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Car and Driver: Google’s Latest Search Is for Automaker Partners

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Transportation Sec'y Foxx Discusses Future Transportation Trends With Google CEO

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You kind of figured from the start of Google’s koala-shaped autonomous-car project that the search kingpin really just wanted to create and sell software, not build a production vehicle. That intention is now becoming more clear, so expect a few partnerships between Google and automakers to hit the news this year.

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The rumored Ford-Google deal may be still murky, and General Motors has signaled interest in hooking up, but Google is going hard on the sales pitches. At the Automotive News World Congress in Detroit, Google Car CEO John Krafcik said his main goal this year is to forge deals with automakers, saying that “as our technology progresses, we hope to work with many of you guys.” That’s basically what Chris Urmson, who directed the project before Krafcik left his CEO post at TrueCar, told us at the same conference a year ago.

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Google first introduced its fleet of white pods without steering wheels or pedals in May of 2014, and the company has logged some 1.3 million autonomous miles in California in both its eponymous car and its rigged fleet of Toyota Prius and Lexus RX vehicles. In 2015, Google offered the media a quick “drive,” got pulled over for going too slow, and showed how it had improved its mapping technology.

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But competitors are moving just as fast—if not quicker. BMW, Daimler, and Audi purchased Nokia HERE, which has scanned roughly 900 times more miles of public roads in precise, high-resolution maps than has Google. Tesla came out with Autopilot. Delphi completed an automated cross-country road trip in an Audi SQ5. And Apple has been ramping up its “Project Titan.”

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Transportation Sec'y Foxx Discusses Future Transportation Trends With Google CEO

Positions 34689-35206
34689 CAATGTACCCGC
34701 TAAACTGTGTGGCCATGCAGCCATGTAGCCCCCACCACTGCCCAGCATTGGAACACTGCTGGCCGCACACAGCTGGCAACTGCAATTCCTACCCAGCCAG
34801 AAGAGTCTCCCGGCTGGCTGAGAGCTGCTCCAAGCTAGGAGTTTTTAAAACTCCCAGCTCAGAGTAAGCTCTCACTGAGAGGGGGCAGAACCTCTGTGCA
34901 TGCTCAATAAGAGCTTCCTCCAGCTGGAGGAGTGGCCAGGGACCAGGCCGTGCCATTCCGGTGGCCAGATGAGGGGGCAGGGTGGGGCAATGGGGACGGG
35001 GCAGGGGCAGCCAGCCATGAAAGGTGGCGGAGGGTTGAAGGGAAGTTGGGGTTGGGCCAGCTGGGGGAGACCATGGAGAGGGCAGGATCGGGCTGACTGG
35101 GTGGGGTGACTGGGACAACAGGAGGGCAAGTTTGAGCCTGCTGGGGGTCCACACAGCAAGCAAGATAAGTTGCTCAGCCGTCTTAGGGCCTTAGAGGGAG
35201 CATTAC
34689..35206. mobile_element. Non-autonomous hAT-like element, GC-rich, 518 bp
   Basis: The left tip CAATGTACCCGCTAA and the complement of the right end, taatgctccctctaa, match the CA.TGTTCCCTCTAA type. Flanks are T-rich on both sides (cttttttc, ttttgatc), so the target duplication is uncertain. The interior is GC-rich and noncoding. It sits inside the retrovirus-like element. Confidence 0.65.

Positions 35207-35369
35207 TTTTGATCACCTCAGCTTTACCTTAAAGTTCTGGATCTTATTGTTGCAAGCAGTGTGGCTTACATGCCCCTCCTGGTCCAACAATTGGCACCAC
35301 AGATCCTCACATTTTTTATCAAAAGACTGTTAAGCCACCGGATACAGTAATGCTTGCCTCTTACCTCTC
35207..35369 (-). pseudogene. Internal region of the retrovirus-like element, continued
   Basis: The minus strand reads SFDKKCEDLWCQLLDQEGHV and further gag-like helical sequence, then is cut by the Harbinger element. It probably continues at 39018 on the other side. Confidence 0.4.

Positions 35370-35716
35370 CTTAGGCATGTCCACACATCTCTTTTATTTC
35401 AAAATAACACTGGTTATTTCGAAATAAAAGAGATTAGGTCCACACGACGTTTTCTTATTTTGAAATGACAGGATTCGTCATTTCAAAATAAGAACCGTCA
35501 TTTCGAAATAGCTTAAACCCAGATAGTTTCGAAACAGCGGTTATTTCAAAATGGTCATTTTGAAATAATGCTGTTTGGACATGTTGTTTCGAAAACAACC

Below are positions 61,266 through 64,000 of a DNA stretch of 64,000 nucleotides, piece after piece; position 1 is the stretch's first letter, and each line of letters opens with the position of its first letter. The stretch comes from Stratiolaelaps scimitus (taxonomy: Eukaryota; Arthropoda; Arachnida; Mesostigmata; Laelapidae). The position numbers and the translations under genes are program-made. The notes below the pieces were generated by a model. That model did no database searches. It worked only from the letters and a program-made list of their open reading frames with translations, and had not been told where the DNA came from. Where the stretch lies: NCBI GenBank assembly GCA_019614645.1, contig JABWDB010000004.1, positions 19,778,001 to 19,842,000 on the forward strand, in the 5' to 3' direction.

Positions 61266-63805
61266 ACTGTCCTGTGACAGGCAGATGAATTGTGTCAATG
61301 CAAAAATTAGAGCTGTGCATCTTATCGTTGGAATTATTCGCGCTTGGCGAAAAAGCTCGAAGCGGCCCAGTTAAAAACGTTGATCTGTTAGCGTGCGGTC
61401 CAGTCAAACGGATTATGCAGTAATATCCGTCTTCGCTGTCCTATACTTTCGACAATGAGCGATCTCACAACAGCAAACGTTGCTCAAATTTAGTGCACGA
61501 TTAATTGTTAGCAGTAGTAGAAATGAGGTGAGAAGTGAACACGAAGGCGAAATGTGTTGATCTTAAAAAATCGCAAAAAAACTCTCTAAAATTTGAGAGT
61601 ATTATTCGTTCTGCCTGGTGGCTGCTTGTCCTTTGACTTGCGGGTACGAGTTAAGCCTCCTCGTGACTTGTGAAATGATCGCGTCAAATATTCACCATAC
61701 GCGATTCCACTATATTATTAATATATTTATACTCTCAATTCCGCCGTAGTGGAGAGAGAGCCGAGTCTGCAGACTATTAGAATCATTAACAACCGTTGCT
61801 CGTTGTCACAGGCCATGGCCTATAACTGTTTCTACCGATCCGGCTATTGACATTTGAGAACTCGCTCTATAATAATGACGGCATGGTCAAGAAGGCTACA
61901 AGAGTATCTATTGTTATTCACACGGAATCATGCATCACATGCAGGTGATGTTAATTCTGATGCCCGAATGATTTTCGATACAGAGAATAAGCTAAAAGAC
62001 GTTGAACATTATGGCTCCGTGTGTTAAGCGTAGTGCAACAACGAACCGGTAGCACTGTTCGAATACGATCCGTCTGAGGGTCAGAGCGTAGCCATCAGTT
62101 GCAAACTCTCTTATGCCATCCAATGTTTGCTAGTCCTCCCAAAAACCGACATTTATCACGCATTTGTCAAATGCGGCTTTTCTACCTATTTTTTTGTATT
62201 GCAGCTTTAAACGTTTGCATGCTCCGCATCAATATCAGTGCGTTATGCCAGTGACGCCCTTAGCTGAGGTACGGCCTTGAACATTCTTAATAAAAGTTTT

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In other autonomous-car news, transportation secretary Anthony Foxx (pictured above) announced at the Detroit auto show, a 10-year, $4 billion grant program to fund pilots for connected- and autonomous-vehicle research on public roads. The move will allow automakers and suppliers like Google to expand their vehicle testing nationwide, and solicit their comments on how the federal government should regulate automated vehicles. In particular, Foxx said that within six months, he wants states to follow a “model policy” that, short of a new federal law, would eventually become a national standard like the legal drinking age and graduated driver-licensing programs. The grants are part of President Obama’s budget proposal for the 2016 fiscal year, which begins October 1st.

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Autonomous driving still has a ways to go. The California DMV just reported that test drivers from seven companies needed to retake control in their autonomous cars nearly 2900 times in 2015 and part of 2014, with Google reporting 274 such incidences from its 53-car fleet. Everyone, even Google and Tesla—which just had to dial back some of Autopilot’s unlimited functionality—still has plenty of work to do before we reach our autonomous-driving future.

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2016 Detroit Auto Show Full Coverage

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